Gallaudet University Library Halloween Book Review: World War Z

Uploaded by jimthelibrarian on 04.10.2010

Moo hoo ha ha hee hee ...
You know what October means? Halloween's coming!
Okay, I admit it, this is cheesy with the cheap black background and the hand rubbing and all that.
I get it, but I'm excited because it means this month, I'll do Halloween book reviews,
meaning books related to monsters, ghosts, witches, vampires, and zombies.
I've been reading a lot lately about that last one, zombies.
They were popular a couple years ago, but I'm now catching up with it.
One book I read recently is called "World War Z," or WWZ, "An Oral History of the Zombie War."
So what's an oral history?
In this case, it's a book written in a documentary format,
meaning the writer "interviewed" many people and wrote down those interviews and
put them together to create a continuous story made up of many people's
feelings, experiences, ideas, opinions, and thoughts.
All of that got put together into a single story of what happened.
Apparently, in China, someone died.
And then ...
They weren't dead any more.
They got up and started walking.
It terrorized a small village, until someone got bitten, became infected,
and the infection started to spread.
The Chinese government knew about it but said nothing.
They wouldn't even set up a quarantine because that would mean they were admitting to
the world that something was wrong.
So Chinese people who got bitten would leave the country for medical help,
thereby spreading it further.
You also had refugees spreading the infection westward into Central Asia.
It was pretty bad.
Different countries had different plans to address the spread of zombiism.
For example, South Africa had a specific plan: if one neighborhood was infected with
zombies, they'd destroy it, whether or not there were still healthy people in there.
It was pretty brutal.
Other countries, like Israel, set up a strong quarantine, building a wall to protect the state.
Interestingly, though, they decided to accept anyone fleeing into Israel.
Jewish, Palestinian, Arab, whatever, they were all welcome.
The most important thing was that at the border checkpoint, they had to walk past some dogs.
If the dogs barked, that meant the refugee was infected and was shot.
If the dogs kept quiet, the refugee was allowed to enter the country.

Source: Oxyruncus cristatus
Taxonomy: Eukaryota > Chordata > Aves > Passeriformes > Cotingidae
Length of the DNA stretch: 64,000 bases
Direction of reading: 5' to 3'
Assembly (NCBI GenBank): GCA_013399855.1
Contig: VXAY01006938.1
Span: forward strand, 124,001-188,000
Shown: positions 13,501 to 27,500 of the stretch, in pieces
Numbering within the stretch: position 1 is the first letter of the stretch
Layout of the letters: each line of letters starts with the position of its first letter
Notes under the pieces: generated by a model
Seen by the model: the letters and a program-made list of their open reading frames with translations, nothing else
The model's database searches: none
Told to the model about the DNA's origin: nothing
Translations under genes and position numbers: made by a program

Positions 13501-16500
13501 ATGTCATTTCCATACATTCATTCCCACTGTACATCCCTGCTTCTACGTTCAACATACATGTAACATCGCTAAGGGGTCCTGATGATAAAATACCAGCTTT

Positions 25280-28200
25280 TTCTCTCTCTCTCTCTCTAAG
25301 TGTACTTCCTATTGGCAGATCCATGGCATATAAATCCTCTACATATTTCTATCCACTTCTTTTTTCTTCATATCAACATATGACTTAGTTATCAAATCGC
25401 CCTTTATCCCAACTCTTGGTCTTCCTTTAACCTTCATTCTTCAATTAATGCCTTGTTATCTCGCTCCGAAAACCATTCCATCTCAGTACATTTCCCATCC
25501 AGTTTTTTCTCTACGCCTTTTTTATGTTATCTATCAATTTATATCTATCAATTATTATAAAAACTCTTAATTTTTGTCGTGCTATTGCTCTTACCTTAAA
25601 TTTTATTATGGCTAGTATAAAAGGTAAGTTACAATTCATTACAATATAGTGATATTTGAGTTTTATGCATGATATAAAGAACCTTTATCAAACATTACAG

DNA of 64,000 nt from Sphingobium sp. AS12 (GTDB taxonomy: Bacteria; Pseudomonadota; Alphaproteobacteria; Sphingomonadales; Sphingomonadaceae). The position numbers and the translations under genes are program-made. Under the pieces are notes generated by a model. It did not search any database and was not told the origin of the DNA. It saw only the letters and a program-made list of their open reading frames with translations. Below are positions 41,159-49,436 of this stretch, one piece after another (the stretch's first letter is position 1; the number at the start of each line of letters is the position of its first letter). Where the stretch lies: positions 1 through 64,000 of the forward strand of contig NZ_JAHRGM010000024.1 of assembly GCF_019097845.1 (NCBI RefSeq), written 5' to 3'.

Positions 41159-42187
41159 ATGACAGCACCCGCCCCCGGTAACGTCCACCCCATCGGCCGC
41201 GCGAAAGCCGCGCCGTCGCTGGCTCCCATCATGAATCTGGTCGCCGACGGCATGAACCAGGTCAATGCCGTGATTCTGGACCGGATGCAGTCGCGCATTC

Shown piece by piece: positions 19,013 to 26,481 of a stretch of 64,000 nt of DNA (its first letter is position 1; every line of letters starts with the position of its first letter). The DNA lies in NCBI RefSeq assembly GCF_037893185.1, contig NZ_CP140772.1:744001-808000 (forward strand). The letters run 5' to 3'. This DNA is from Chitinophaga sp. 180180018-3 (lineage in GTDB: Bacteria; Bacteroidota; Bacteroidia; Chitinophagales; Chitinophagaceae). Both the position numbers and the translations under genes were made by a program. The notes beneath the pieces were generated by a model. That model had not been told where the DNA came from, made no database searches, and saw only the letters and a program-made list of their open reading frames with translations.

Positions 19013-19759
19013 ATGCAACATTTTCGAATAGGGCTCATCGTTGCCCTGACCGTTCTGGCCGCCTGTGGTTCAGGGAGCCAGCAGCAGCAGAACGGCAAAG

This leads to a very different political situation.
But in the US, it got pretty bad.
It's a big country with big cities and many people, but also large empty spaces
in the interior without many people there.
You could go for days without seeing another person.
This meant it was easy for zombies to come in and hide out, forcing an intensive search.
The book is made up of many interviews, including many experienced military types.
One guy we see fairly often fought in the Battle of Yonkers.
Yonkers is a suburb of New York City, which was very quickly overrun.
Yonkers was the last line of defense, so the government made one last stand with overwhelming force.
Unfortunately, there's only one way to kill a zombie.
The brain and body have to be separated, so only a head shot or decapitation would work.
How do you do that against individual zombies when you're facing a horde of a million or more?
It didn't end well.
As time goes on and people try to survive, families leave for the north, to Canada,
including one family, which settles on the edge of a lake with no zombies around.
They feel safe, but forget one thing: they arrived in the summer.
When winter comes, things go bad very quickly.
You really don't need zombies for some serious atrocity.
The story itself is really about the human response to something that's so far beyond
all experience or knowledge and which is very dangerous,
and our response occurs on an individual level, group level, and societal level.
You do see that there are many ways to respond.
It's very fascinating, and I strongly recommend it. It's a great book.
See you Friday!